As is my custom each year at this time, I will share, in this week’s column and the next one, some comments on books I have read in the past 12 months.

Terry Fallis is a two-time winner of the Leacock Medal for humorous writing and Albatross, his latest work, is a delightful read. It involves a Toronto high school student, Adam Coryell, who has never picked up a golf club. Then Adam is identified by a delightfully wacky Swedish professor as having a perfectly-proportioned body for playing golf. Almost instantly, Adam is winning tournaments, making sponsorship deals and has throngs of fans following his every move.

There is a problem though. Adam doesn’t like golf. The life he knew is slipping away along with the love of his life and he wonders if success is worth it.


Ian Hamilton is a superb crime writer as demonstrated in The Water Rat of Wanchai. His lead character, Ava Lee, is a Toronto-based forensic accountant with training in judo. She has been hired to recover $5 million lost by a family business in a shady deal. Her search takes her to Seattle, Hong Kong, Bangkok, Guyana and the British Virgin Islands. Her greatest challenge comes from Capt. Roberts in Guyana, who controls the local police, politicians and criminals. He will help her only if he gets a nice chunk of the $5 million. It is a delight to follow the twist and turns of Ava as she struggles to complete her task.


Ron Chernow has written a fascinating and detailed biography of Ulysses S. Grant, the leading general in the U.S. Civil War and subsequent president. Before the war, Grant’s business ventures had all failed. And even though he saw a distinguished service in the Mexican War, he resigned from the army in disgrace and amid recurring accusations of drunkenness.

But during the Civil War he showed his real talents and ultimately defeated Robert E. Lee, becoming president Abraham Lincoln’s most trusted general and strategic adviser.

His fame led to two terms as president but his time in office was plagued by corruption scandals involving his closest staff members.

The book is an outstanding read about a man described by Walt Whitman as “nothing heroic — and yet the greatest hero.” The book is a balanced biographical work that makes sense of all sides of Grant’s life, successfully explaining how this simple man could be at once so ordinary and so extraordinary.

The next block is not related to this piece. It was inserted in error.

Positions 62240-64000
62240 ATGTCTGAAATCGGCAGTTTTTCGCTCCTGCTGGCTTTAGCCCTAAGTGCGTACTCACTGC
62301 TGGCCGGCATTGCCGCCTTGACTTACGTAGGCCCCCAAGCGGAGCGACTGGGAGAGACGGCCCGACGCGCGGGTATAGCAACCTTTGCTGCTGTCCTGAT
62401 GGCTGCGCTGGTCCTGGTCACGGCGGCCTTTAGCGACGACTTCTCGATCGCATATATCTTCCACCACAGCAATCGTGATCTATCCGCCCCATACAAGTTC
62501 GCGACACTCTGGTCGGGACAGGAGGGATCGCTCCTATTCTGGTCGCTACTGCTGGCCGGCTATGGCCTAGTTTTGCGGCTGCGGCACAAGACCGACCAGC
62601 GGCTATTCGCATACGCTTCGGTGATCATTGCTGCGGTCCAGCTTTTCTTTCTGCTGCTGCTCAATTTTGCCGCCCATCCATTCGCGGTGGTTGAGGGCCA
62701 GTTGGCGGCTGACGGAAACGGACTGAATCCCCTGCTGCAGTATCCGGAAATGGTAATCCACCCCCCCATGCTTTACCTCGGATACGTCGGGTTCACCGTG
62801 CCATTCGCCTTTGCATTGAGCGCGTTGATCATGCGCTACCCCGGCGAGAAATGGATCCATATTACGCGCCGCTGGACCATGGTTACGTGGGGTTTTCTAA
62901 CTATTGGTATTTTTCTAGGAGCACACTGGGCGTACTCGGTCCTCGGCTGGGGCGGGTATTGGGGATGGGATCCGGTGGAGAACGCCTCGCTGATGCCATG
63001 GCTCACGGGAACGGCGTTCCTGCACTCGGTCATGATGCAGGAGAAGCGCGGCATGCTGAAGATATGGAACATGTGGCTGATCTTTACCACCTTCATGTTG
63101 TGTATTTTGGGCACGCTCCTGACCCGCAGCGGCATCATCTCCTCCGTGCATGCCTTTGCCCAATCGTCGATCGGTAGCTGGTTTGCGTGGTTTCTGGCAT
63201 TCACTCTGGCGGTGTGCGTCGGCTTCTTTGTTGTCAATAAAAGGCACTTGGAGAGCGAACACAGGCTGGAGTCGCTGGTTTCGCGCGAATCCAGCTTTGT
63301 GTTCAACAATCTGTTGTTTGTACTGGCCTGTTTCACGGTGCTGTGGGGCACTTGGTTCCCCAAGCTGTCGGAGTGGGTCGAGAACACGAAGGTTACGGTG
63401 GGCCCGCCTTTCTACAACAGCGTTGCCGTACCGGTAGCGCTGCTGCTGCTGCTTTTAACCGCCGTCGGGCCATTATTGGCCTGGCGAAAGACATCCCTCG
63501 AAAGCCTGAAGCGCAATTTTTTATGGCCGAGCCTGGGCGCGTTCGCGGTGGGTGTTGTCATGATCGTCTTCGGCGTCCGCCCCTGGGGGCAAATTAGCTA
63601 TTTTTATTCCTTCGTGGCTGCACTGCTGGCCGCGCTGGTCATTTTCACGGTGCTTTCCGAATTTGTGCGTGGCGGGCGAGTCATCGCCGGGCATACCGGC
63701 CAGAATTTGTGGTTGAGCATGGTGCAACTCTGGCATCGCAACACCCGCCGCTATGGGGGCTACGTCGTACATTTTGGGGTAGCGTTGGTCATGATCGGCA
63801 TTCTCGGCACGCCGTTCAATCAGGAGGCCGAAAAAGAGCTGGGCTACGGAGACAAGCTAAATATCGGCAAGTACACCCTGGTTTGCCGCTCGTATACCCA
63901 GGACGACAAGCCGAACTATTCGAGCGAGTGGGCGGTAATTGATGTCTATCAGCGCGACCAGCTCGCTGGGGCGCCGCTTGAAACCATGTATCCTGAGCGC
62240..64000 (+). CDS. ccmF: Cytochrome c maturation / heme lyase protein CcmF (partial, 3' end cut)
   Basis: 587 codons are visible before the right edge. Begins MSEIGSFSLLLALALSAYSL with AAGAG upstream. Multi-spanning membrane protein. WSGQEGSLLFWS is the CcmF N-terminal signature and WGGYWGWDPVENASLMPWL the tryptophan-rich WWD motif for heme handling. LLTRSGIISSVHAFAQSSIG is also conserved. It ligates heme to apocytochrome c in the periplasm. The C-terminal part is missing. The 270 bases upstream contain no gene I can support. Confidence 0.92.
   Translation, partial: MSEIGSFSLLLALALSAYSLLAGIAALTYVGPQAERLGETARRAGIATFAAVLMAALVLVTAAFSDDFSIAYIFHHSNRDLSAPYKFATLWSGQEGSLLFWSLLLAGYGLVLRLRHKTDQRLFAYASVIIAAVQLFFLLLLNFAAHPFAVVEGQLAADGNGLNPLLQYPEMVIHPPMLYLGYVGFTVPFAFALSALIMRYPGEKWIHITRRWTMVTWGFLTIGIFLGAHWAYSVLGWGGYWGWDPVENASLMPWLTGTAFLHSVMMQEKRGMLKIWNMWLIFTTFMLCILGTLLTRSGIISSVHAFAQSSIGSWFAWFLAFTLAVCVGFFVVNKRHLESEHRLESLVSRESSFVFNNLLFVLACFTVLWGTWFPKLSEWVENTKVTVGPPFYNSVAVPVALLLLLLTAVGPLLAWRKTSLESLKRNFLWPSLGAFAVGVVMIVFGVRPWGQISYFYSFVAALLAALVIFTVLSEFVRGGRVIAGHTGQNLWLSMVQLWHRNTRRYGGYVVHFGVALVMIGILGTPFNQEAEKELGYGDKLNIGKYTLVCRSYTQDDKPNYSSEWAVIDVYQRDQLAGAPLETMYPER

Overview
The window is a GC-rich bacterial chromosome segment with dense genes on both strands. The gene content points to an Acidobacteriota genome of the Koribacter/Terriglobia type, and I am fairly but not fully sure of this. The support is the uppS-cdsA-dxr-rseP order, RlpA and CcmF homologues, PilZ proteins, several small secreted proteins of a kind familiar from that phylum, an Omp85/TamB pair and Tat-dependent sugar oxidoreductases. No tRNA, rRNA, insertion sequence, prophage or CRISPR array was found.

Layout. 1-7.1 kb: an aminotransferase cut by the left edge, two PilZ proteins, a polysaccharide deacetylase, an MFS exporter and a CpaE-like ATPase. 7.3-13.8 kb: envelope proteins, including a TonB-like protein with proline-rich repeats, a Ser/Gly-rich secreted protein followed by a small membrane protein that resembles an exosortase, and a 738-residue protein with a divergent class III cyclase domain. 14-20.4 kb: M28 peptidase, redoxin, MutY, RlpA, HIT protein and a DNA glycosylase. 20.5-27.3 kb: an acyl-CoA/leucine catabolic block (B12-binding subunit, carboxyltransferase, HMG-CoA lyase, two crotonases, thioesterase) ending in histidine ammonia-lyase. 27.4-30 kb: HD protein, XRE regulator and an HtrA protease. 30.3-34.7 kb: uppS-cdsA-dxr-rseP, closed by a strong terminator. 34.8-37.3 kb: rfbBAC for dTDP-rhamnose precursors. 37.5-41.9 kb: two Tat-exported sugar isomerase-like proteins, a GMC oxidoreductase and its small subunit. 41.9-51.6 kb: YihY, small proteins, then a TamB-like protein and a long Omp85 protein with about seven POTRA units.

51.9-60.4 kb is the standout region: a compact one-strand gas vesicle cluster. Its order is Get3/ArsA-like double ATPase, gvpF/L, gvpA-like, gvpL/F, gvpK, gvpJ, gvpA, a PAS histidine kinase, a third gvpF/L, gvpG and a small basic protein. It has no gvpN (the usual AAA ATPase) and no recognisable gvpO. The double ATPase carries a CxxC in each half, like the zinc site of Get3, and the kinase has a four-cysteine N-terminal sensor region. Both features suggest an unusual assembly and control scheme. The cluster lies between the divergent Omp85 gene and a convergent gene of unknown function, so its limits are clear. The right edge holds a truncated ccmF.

Christopher Somerville says he always pictured cathedrals as Ships of Heaven. In a thoroughly surprising and interesting book of that name he recounts visits to 12 cathedrals in the British Isles and Ireland. It was a brief review in the Times Literary Supplement that led me to this tome and, out of curiosity, I bought it for my Kindle — and was glad I did.

Most of the cathedrals visited were begun in the Middle Ages and, as you might expect, they have, over the 600 or more years of existence, have suffered damage from the elements, wars and neglect. Yet all hold a special place in the hearts of the inhabitants of the towns surrounding them.

In the pages of this book, you will meet all sorts of interesting people from clergy to stone masons repairing the buildings to guides who take visitors through the cathedrals.

I have visited several of places Somerville describes and his book brings back happy memories that make me want to visit the rest once this pandemic is controlled and we can travel again to visit distant places.


Fareed Zakaria, a broadcaster and columnist with the Washington Post, has recently written a book everybody interested in government and social change should read. In Ten Lessons for a Post Pandemic World, Zakaria lays out in clear and thoughtful prose the challenges we will face once the health crisis is controlled.

An example is the coming revival of global trade and the need to cope effectively and peacefully with the rise of China by promoting co-operation among Japan, Europe, North America and South and South-East Asia in formulating a rational policy framework.

Zakaria brings a careful structure to development of the “lessons,” and analysis of what lies ahead. I found it almost impossible to put this book down; it is a must read.

Next week, more books to give and get this holiday season.

David Bond is a retired bank economist who lives in Kelowna.